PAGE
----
U.S. Senator Jay Rockefeller believes the time has come for the federal government to consider ways to stem the rising tide of prescription drug problems in the United States.    As rampant abuse of prescription pills continues to climb the senator wants to explore ways the tide can be turned with the tools of Medicare and Medicaid.

Rockefeller chaired a Senate hearing on the matter in Washington Thursday.  Among the panel of expert witnesses was Dr. Jeffrey Coben, MD of the WVU Injury Control Research Center

Coben told senators it will take a variety of approaches to have an impact. He suggests some of the solutions are already in the works and noted Medicare and Medicaid's endorsement and advancement of electronic health records and e-prescriptions.

"These systems have great potential for not only reducing fraudulent prescriptions, but also for identifying potentially lethal combinations of prescription drugs," Coben testified.

He also backed the idea of the "Medical Home Model" which helps provide better education to patients prescribed the drugs and also helps with coordination of healthcare providers when a patient may be treated by more than one doctor.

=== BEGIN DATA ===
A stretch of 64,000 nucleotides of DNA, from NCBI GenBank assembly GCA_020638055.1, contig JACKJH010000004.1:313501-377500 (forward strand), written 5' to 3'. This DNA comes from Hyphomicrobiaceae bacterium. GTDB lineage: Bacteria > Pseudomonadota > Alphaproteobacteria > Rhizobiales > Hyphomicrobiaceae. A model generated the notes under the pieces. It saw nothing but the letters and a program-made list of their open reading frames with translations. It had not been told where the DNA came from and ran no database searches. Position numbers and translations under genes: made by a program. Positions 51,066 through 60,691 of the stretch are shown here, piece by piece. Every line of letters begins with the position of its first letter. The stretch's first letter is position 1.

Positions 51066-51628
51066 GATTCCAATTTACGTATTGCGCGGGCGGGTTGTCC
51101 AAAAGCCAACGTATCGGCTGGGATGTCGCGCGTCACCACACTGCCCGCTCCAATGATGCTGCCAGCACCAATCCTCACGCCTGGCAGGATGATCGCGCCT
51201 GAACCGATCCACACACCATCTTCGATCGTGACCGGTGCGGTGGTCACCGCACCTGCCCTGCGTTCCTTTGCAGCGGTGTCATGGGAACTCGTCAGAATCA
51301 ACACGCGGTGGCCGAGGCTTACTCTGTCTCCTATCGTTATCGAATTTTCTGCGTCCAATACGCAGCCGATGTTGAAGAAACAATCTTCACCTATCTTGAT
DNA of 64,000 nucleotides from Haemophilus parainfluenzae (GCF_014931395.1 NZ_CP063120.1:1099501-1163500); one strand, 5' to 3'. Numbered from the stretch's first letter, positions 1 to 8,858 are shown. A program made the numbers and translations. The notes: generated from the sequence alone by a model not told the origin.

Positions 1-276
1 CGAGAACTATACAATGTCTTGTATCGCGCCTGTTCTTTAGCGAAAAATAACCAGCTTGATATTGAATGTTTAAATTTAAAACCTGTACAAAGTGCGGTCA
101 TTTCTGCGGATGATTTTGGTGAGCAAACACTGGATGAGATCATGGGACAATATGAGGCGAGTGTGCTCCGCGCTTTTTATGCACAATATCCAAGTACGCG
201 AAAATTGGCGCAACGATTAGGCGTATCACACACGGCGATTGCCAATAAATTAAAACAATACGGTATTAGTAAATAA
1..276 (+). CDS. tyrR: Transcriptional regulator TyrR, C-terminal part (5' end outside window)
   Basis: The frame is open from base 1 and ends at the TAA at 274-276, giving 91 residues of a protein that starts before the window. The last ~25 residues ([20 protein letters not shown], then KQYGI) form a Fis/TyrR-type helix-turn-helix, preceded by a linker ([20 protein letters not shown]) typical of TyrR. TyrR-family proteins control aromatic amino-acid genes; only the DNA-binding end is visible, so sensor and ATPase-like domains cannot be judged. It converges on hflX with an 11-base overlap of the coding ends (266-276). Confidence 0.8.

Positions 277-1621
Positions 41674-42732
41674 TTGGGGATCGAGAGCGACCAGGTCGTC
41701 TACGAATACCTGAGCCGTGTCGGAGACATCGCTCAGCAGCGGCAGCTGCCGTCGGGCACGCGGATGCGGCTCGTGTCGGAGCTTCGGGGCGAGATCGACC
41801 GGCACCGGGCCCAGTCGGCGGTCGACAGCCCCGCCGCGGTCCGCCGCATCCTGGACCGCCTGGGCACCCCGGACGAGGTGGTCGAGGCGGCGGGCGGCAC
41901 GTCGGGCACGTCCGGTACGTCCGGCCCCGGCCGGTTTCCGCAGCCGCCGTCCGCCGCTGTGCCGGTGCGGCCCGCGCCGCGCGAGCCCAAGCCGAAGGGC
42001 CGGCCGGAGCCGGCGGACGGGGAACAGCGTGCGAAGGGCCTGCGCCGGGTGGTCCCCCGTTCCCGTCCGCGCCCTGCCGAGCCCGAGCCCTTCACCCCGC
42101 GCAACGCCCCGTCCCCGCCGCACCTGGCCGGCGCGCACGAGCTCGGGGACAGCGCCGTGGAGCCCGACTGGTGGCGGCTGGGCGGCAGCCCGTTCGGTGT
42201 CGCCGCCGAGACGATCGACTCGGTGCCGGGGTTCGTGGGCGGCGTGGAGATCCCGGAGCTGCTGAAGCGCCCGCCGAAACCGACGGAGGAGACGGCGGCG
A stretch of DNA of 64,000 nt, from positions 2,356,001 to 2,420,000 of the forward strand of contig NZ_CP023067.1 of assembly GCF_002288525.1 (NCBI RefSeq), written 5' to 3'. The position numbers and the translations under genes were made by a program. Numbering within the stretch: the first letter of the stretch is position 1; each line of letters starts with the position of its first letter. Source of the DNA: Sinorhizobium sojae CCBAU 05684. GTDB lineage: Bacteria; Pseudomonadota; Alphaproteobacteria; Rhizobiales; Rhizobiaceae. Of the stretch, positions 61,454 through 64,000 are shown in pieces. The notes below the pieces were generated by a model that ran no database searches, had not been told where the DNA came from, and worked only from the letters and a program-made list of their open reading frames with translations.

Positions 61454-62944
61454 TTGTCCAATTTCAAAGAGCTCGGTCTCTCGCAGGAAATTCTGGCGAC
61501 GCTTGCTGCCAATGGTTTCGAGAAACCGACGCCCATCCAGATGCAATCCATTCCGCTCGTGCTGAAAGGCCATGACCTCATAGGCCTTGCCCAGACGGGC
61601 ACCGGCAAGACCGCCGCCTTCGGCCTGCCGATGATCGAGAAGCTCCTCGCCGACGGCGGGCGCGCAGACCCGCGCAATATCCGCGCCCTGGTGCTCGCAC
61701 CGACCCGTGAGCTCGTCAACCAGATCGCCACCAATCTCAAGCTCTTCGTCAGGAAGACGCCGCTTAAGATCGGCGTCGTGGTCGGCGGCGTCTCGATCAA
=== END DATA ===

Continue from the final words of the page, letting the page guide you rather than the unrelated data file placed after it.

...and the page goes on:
While those areas help to prevent abuse or problems with prescriptions before they happen, there is precious little help after the damage is done.

"We must recognize the important role for substance abuse treatment," said Coben. "And the very real and critical shortage of treatment service availability throughout the country."

Coben further added in his remarks the treatment should be covered by Medicare and Medicaid and providers of that care need to be reimbursed for their work in rehabbing a patient who's become hooked on the pain medicine.

Coben believes it would also be important to develop equally effective but safer pain relievers.  He says adding controlled dispensing units would make the quantities of pain pills available harder to procure.

Dr. Coben believes the government could have a positive impact on the problem if it finds the will to stay the course with a multi-fronted approach.  He compared the problem to the problem of automobile deaths 30 to 40 years ago.   He says the action of government with improvements in car design, seat belt laws, higher standards for driving, and tougher punishment for offenders have all had a positive impact.  He says while poisoning deaths are up 125 percent in the past 20-years, traffic fatalities have been reduced by 25 percent.

"While regulations and other approaches involving Medicare and Medicaid cannot solve this problem alone, they can certainly play an important role." said Coben.